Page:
Thursday, October 21, 2021

Mark Arnold:

Real Heroes

From TV show to comic and comic to TV show, Mark Arnold reviews the Great Gazoo and George of the Jungle, two media-crossing comedies still funny to this day.

 

The Great Gazoo

The Great Gazoo is considered by many Flintstones fans as the one element that helped The Flintstones finally “jump the shark”, a term applied to any TV show that has an element or elements that permanently shift the integrity of the series.

In this case, the Gazoo (voiced by comedian Harvey Korman) is forever trying to help Fred and Barney out of their latest predicament by creating even greater problems with his magical solutions. Long after the TV series was canceled in 1966, Charlton saw fit to make Gazoo the star of his own comic book series in 1973.

 

 

 

 

 

 

George of the Jungle

After the runaway success of Rocky and Bullwinkle and the middling successes of follow-up series such as Fractured Flickers and Hoppity Hooper, Jay Ward made one more attempt at a weekly animated series in 1967 with George of the Jungle, starring a Tarzan-like clone whose brain capacity was similar to Bullwinkle’s.

Other segments included Super Chicken and Tom Slick, but those segments didn’t make it into the comic books.

George also makes an appearance in America’s Best TV Comics, a comic book produced for ABC television designed to promote the latest Saturday morning cartoon line-up. Years later, Disney had a hit feature film about George, starring Brendan Fraser.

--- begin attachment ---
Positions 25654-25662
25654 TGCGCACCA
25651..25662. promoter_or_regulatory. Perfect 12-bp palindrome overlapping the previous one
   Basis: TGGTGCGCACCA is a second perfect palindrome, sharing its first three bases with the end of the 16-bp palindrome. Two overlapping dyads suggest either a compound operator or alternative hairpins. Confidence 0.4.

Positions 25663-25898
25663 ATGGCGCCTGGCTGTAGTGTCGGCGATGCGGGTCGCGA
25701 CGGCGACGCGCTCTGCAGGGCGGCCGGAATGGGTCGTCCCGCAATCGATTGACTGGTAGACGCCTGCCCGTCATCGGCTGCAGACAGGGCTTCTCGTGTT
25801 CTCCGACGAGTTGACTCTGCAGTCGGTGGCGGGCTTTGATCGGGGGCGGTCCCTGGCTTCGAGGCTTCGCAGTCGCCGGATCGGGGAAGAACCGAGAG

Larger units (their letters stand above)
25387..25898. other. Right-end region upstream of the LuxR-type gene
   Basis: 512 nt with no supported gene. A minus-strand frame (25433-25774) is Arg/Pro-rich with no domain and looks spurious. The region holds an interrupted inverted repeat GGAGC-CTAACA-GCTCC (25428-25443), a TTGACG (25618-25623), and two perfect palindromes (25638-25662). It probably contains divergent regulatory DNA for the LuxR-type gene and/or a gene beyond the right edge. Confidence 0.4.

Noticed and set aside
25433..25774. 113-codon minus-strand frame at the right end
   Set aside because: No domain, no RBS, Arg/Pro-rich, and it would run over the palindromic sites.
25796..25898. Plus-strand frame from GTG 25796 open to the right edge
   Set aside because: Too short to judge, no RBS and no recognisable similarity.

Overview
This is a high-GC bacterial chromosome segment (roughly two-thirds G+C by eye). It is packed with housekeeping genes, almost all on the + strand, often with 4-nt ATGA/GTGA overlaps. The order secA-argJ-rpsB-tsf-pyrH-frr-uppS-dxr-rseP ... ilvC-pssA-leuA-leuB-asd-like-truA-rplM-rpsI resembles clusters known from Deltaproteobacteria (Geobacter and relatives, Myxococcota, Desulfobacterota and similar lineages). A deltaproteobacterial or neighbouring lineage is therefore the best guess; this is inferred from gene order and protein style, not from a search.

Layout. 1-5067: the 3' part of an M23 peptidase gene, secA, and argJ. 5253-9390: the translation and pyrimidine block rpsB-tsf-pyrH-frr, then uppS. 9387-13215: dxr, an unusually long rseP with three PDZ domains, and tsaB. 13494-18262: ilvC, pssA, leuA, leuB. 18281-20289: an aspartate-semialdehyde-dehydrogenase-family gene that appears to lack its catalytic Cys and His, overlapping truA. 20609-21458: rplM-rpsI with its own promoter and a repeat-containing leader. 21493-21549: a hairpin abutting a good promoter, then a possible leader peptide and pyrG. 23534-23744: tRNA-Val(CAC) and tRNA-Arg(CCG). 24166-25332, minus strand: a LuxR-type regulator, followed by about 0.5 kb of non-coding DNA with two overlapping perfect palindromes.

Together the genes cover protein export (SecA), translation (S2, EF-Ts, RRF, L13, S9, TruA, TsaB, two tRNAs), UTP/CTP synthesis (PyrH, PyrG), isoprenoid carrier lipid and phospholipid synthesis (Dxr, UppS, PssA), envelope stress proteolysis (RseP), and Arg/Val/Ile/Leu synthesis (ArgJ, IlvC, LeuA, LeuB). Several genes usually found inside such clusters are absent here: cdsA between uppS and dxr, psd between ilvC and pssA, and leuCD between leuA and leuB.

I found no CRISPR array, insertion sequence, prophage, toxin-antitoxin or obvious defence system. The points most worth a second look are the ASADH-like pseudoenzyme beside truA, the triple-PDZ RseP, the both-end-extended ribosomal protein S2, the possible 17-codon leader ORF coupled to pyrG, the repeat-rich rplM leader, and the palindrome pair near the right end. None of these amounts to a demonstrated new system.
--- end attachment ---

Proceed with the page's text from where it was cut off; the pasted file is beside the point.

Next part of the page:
Mark Arnold is a comic book and animation historian and a writing, art, and film/video production professional. He writes comic books and articles on comic books and animation for various publications in addition to scripts, short stories and novels. He is also skilled in sales, marketing and promotion, and has film and TV production experience with digital video, video tape, and film. He has many online websites including Fun Ideas, Mark's Rare Comics, The Harveyville Fun Times!, So Rare!, and Food Shop. He also writes an (almost) daily blog and writes and draws a weekly comic strip called Protecto, the Little Robot. For the curious, Mark can be reached online at thft@att.net. Whew!

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